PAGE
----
What was the prayer of Monica, Augustine’s mother? What was my mother’s prayer? What is your prayer for your children, or your friend’s prayer for you?  It is this: It is St. Paul’s prayer in Philippians: “I am sure that he who began a good work in you will bring it to completion at the day of Jesus Christ.” Although perhaps not in those exact words, that is the prayer of a parent for a child, of a brother or sister for a wandering brother or sister, of a friend for a prodigal friend. It is a prayer I have shared more than once with a parent in my office, weeping for her child, “I am sure that he who began a good work in your beloved child will bring it to completion at the day of Jesus Christ.”

Parents, brothers, sisters, spouses, friends: pray that prayer. Claim the promises of God; say to God “God, I know that, for Jesus sake, you will bring your good work to completion for my son, my daughter, my husband, my wife, my friend.” Like Mother Monica – take it to the Lord in prayer.

At the very genesis and heart of the gospel's story is the ordinary wonder that our Lord Jesus had a mom. We honor Mary not as a plaster saint, but as the mother of this kid. We know that being the mother of a headstrong twelve-year-old Jesus was a trial. And we know – although most of us don’t know – about the broken heart of a mother at the foot of the cross. Our creed is not only that Jesus is our Lord, but that he is Mary’s boy. Because she loved him enough to say, on that frantic day among the crowds,  “Where have you been! Don’t you know your father and I have been worried sick!” Like my mom would have said when I was twelve. Like your mom would have.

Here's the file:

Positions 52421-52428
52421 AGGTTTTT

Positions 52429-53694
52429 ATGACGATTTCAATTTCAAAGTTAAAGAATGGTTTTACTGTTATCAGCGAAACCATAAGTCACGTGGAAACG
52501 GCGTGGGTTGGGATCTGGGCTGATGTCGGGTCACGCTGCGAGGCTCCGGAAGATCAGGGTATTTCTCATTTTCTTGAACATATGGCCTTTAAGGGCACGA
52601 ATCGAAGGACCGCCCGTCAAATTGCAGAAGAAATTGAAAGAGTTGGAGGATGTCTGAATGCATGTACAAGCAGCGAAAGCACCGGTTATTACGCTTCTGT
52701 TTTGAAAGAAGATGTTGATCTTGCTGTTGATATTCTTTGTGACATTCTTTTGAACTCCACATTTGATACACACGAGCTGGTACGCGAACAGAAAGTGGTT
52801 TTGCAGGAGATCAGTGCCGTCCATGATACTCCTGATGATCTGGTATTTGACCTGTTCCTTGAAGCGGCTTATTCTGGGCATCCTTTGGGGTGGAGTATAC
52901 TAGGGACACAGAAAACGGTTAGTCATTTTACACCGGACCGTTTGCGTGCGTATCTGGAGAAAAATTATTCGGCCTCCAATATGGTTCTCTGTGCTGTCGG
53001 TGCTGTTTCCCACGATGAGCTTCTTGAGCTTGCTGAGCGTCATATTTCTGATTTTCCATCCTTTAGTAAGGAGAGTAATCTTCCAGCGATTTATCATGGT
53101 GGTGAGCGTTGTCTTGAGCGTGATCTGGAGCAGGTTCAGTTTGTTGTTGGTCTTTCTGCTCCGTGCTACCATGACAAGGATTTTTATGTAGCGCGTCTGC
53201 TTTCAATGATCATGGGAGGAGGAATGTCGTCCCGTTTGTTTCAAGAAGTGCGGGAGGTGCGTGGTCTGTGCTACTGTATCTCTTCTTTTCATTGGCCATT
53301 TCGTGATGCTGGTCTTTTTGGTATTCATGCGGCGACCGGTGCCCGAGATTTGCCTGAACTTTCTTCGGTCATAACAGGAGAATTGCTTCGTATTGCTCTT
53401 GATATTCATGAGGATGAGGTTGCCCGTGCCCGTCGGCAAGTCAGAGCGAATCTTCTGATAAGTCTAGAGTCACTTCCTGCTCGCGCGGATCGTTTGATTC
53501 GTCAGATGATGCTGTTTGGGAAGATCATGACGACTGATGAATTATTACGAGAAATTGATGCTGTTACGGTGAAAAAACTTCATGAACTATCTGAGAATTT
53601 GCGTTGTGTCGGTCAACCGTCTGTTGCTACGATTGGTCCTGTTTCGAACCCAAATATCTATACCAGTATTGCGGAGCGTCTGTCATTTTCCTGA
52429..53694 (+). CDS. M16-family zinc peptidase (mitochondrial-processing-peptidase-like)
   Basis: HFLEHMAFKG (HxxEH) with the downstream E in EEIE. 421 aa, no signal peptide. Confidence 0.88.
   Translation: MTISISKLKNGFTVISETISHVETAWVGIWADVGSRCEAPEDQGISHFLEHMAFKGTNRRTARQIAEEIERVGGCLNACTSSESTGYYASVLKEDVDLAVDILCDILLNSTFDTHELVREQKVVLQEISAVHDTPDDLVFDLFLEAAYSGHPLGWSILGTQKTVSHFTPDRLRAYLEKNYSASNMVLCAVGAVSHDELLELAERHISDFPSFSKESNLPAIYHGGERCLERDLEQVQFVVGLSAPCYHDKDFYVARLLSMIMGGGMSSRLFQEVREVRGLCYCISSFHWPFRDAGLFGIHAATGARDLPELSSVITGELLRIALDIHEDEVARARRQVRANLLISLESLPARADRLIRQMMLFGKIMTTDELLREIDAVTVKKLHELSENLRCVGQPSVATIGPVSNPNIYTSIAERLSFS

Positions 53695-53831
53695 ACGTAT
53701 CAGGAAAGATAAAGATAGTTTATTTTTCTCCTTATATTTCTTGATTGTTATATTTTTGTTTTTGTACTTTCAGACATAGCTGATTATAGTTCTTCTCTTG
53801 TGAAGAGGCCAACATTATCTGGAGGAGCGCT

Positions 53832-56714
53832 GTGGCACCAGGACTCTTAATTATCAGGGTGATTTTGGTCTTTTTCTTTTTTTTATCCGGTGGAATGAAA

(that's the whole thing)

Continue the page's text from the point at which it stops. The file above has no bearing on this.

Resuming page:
Mother Mary, Mother Monica, Mother Vi; your mother – or someone who is mother to you—are gifts of God to us, to set us on the path. It is perhaps, after all, not just sentimentalism to say that God couldn’t be everywhere, so He invented mothers.

And God himself says to us: “Like a mother comforts her child – so I will comfort you.”

Not a bad comparison. 
*The story of Jesus' separation from his parents as he sits with the elders in the temple (Luke 2:41-51) is the only account of Jesus' childhood in all of the gospels (apart from the infancy narratives). It is usually lifted up as a pious example of the divine boy's spiritual acuity and promise. As a father and grandfather, I find much more comfort in reading it as an account of a somewhat mouthy pre-teen whose parents don't understand him.

**Monica eventually prayed her husband into the faith, too. Quite a woman!